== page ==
Now with these projectors attempting some kind of “HDR” effects out of 4k sources they could be using these lumens for a more practical reason with HDR highlights. I really don’t know.

My very first projector was a true DLP light cannon of its day with a RGBW color wheel. I will say the white segment did some of what would be expected in just diluting everything in favor of more lumens. But it also IMO had some positive effects for brighter room viewing when coupled with a darker gray screen.

That lead me to think there had to be some positives out of the RGBCYW projectors and I did find a little but nothing like I had hoped.

Those were a long time ago in terms of projectors though and what is the white in the color wheel now there for I don’t know.

Bud
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post #8 of 14 Old 03-24-2019, 09:28 AM - Thread Starter
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I'll pitch back in here and mention that I have a CineGrey 1.4 gain screen so that's dealing with some of the light from the windows.


It does look decent with the 5030 but I want more without sacrificing daylight.


I've read every review I can find on the Benq TK800 and 800M and my head is spinning from all the details but I didn't find any review that contradicted the lumen claims made by the manufacturer.


I know I won't find utopia regardless of what I do but closeness is my goal. I can live with that.


Thanks to all you folks. I appreciate all the information.


Jim
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post #9 of 14 Old 03-24-2019, 10:36 AM
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One thing's for sure: Any DLP projector lamp light that passes through a white/clear color wheel segment is light that's not going through a color segment. Therefore that white lamp light can only increase brightness by decreasing maximum color saturation as maximum color saturation can only be achieved with all lamp light passing through color segments. The more space on a color wheel given to white/clear segments the less space available on that color wheel for color segments. It's a tradeoff that works for some people in some conditions but not for everyone in all conditions. Almost every DLP projector company markets their models with white/clear segments primarily for use in some ambient light and their models with only RGB segments primarily for use in dark theater settings.
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post #10 of 14 Old 03-24-2019, 11:49 AM
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Angry

Quote:
Originally Posted by flight planner View Post
I'll pitch back in here and mention that I have a CineGrey 1.4 gain screen so that's dealing with some of the light from the windows.


It does look decent with the 5030 but I want more without sacrificing daylight.


I've read every review I can find on the Benq TK800 and 800M and my head is spinning from all the details but I didn't find any review that contradicted the lumen claims made by the manufacturer.


I know I won't find utopia regardless of what I do but closeness is my goal. I can live with that.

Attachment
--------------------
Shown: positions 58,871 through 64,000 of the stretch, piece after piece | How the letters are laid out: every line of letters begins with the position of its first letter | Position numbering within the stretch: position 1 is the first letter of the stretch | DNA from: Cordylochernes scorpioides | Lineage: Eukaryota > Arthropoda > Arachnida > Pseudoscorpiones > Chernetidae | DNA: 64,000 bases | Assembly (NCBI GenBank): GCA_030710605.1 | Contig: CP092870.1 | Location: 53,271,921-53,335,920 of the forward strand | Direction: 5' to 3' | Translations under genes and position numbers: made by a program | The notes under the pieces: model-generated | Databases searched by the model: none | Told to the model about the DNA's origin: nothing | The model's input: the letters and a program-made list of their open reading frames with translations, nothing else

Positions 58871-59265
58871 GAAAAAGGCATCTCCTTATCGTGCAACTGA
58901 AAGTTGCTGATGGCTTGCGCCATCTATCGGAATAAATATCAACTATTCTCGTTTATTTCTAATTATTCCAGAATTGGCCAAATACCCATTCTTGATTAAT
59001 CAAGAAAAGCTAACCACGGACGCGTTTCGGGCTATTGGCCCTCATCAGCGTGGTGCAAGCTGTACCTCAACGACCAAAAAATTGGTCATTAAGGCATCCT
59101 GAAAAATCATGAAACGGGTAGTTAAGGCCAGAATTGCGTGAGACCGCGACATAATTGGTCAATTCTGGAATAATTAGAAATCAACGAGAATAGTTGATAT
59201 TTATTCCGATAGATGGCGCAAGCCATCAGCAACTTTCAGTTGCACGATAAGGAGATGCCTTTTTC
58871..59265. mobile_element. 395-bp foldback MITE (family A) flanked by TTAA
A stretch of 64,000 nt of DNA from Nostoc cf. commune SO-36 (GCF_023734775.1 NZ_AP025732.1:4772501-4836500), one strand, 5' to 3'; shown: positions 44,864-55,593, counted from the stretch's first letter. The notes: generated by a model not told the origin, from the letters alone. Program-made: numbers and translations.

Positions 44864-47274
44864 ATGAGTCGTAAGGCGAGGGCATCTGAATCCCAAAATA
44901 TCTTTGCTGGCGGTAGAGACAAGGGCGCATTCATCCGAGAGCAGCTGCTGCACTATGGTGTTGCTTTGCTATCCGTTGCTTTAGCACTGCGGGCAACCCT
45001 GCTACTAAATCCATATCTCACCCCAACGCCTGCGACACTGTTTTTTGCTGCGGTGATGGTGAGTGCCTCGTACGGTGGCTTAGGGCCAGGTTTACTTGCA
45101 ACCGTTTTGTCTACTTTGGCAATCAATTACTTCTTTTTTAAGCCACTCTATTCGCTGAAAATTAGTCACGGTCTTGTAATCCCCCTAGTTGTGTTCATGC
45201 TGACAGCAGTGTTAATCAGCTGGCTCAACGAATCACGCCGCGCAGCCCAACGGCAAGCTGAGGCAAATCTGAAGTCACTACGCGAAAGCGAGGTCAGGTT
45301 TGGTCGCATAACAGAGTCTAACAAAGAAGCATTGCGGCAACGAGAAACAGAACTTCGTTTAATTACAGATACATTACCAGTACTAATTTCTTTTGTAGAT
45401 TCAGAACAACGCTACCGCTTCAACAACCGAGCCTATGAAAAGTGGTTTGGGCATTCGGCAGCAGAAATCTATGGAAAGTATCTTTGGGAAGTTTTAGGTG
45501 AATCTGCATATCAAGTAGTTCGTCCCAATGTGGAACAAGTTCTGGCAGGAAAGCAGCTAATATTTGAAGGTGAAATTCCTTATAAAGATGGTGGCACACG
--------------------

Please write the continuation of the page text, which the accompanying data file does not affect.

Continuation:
Thanks to all you folks. I appreciate all the information.


Jim

Is it fair to assume 4K is important to you?
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post #11 of 14 Old 03-24-2019, 12:14 PM - Thread Starter
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Well I wouldn't say that 4K is important because there isn't much shown anywhere or even to be found streaming yet.


However, I'm a believer in "future proofing" and the added cost for a 4K option isn't much.


Unless there is a non-4K projector which would serve my purposes better than the 800M.


I've been reading review after review and nothing else has grabbed me as much.
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post #12 of 14 Old 03-24-2019, 12:55 PM
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The soon to be arriving (I'd guess in the next 60 days) Epson 5050 or even existing 5040 would likely be a good option. My guess is you're around 1,600 calibrated lumens or even have a "Bright Cinema" mode that will take you higher than that. On 120" 1.4 screen (if it really is 1.4) you're looking at around 42fl. My guess is that's inflated but lets call it 30-40fl and that's white and color brightness. E-shift vs. 4K would almost be indistinguishable unless your nose is pressed up against the screen on a 120". Tremendous placement flexibility, better contrast if your room can support it and you'll appreciate the more brilliant colors watching lots of sports. Test drive a 5040 if you get a chance.
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post #13 of 14 Old 03-24-2019, 02:15 PM - Thread Starter
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Quote:
Originally Posted by Hawkmarket View Post
The soon to be arriving (I'd guess in the next 60 days) Epson 5050 or even existing 5040 would likely be a good option. My guess is you're around 1,600 calibrated lumens or even have a "Bright Cinema" mode that will take you higher than that. On 120" 1.4 screen (if it really is 1.4) you're looking at around 42fl. My guess is that's inflated but lets call it 30-40fl and that's white and color brightness. E-shift vs. 4K would almost be indistinguishable unless your nose is pressed up against the screen on a 120". Tremendous placement flexibility, better contrast if your room can support it and you'll appreciate the more brilliant colors watching lots of sports. Test drive a 5040 if you get a chance.



The one reason I am shying away from the 5040/5050 is the size and weight.
They're about the same size as my current 5030 and that's a pain to get down from the mount.
There are so many more compact devices on the market with comparable good features to choose from.
And don't know of anywhere near me that is a projector "showroom" to give a hand-on evaluation.
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post #14 of 14 Old 03-24-2019, 02:57 PM - Thread Starter
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Don't know why I forgot another factor to leaving off the 5040/5050 consideration.
They are about twice the cost as many other competitors on the market.
They aren't twice as good though. IMHO